There are lots of great reasons to rescue a dog. You get to save them from being euthanized in the shelter system, make a dent in the pet overpopulation crisis, and get the joy of building a trusting relationship with a new friend. You also get lots in return – unconditional love, no judgement, and someone new to remind you of the simple pleasures in life.
Turns out there is even more reason to bring a canine companion into your life: cardiovascular health. February is American Heart Month…a great time to learn more about this research-backed health benefit of rescuing a dog.
LOWER HEART RATE AND BLOOD PRESSURE
Let’s start with the basics. Both heart rate and blood pressure are baseline indicators of heart health. High levels of either can be a warning sign of cardiovascular disease. Left unchecked, these worrying signs can contribute to several pulmonary concerns as we age.
Study after study has shown that taking the time to interact with a dog can lower both HR and BP. Turns out, it doesn’t actually matter if that dog is a member of your pack or not. Just taking the time to pet them, play with them, or talk with them is enough to experience this benefit.
If dog ownership isn’t a fit for your lifestyle, consider volunteering with a rescue group. Find a level of commitment that works for you, from helping to staff a table at one of our rescue events to taking a shift as a pet care volunteer. Not being able to own a dog doesn’t mean you can’t be part of the solution. There are a number of ways to experience the heart-healthy benefits of dogs in your life.
DON’T WORRY, BE HAPPY!
Dogs remind us not to sweat the small stuff. In fact, their presence in our lives has been shown to lower stress levels. This is demonstrated through higher levels of feel-good hormones like oxytocin and lower levels of the so-called “stress hormone,” cortisol.
Turns out that this is not just a one-way benefit. When tested for the same hormones, dogs showed a similar lower stress level reaction after spending time with people. Think of it as a “chill” feedback loop.
Looks like we really are meant to be together. After thousands of years together, people and domesticated dogs have evolved a mutually beneficial relationship right down to our physiology.
In addition to lowering stress levels in the moment, some research has shown that people with dogs are more resilient to stress, meaning they recover faster from stressful life triggers.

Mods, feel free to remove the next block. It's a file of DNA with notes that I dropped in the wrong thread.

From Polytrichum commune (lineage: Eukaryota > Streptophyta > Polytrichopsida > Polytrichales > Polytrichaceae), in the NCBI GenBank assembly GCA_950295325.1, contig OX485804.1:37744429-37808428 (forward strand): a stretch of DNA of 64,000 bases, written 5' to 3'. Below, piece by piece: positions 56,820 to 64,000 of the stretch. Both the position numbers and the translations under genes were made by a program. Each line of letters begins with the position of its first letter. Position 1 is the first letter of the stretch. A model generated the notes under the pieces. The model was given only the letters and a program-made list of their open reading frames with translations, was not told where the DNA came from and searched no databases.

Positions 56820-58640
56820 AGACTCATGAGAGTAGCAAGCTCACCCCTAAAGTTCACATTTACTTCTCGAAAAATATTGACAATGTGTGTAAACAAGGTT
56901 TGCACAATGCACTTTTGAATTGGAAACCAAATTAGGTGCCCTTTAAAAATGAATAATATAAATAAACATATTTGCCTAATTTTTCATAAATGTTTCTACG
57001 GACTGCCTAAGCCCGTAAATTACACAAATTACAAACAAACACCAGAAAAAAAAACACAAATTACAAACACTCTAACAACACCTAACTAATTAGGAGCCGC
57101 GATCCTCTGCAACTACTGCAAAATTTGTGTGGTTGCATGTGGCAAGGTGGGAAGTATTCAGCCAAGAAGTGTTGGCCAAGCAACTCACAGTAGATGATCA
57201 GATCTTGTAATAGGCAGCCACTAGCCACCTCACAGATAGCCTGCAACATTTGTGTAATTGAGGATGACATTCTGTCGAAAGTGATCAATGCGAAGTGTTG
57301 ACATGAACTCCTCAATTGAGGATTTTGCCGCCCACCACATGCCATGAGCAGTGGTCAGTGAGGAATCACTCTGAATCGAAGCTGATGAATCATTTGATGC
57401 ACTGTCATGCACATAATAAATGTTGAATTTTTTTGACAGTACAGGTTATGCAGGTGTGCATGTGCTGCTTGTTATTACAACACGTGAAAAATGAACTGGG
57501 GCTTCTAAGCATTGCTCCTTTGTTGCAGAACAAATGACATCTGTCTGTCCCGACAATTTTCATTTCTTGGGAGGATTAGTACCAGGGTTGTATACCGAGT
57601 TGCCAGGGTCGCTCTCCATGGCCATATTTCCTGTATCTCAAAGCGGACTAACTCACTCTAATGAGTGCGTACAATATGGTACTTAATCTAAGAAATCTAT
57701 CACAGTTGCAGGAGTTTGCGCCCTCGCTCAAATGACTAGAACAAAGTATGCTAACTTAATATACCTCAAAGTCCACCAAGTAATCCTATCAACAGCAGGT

Since stress management strategies are often touted by doctors as an important way to lower this lifestyle risk factor for cardiovascular disease, it is worth noting that rescuing a dog might also be rescuing yourself.
GET OFF THE COUCH AND PLAY WITH ME!
Probably no big surprise here, but dog owners have been shown to have higher activity levels than their non-dog-owning counterparts. Research has documented this phenomenon across different age groups, genders, and even those recovering from major coronary events.
Exercise levels with dog ownership may improve for a variety of reasons. A few daily walks around your neighborhood is one way to add to your daily step count for sure. Kids in particular seem to gain big benefits when they have dogs in their lives. They are more likely to spend time outside being active. This is great news for parents looking for a way to pry their kids from screens and enjoy the outdoors.
In addition, dogs have such a love for being active and playful that they may encourage all of us to have a bit more appreciation for the joy of moving our bodies, getting more engaged in an active lifestyle, and perhaps most of all, remind us how fun it is to soak in some rays and play some games.
NATURAL WEIGHT LOSS
Dog ownership has been shown to be correlated with lower levels of obesity. One of the areas where this effect has been most studied is in childhood obesity rates. Since we all know that America is facing an obesity crisis, dog ownership may be one way to help our kids engage in movement that is fun, natural, and focused on joy rather than enforced exercise.
Although no study has been designed to look at the long-term benefits of dog ownership, we might speculate about the value of adding dogs to our kids’ lives.
This is particularly true if we get our kids involved with training, animal rescue volunteerism, dog sports, and other ways to directly build a positive relationship with our canine companions. By giving them the gift of loving and building trust with dogs early on, they may reap the benefits for the rest of their lives.
Matthew Coulton is a professional writer and owns a business that employs professional dog trainers & veterinarian advisers that aim to provide all the info people need to raise a confident canine.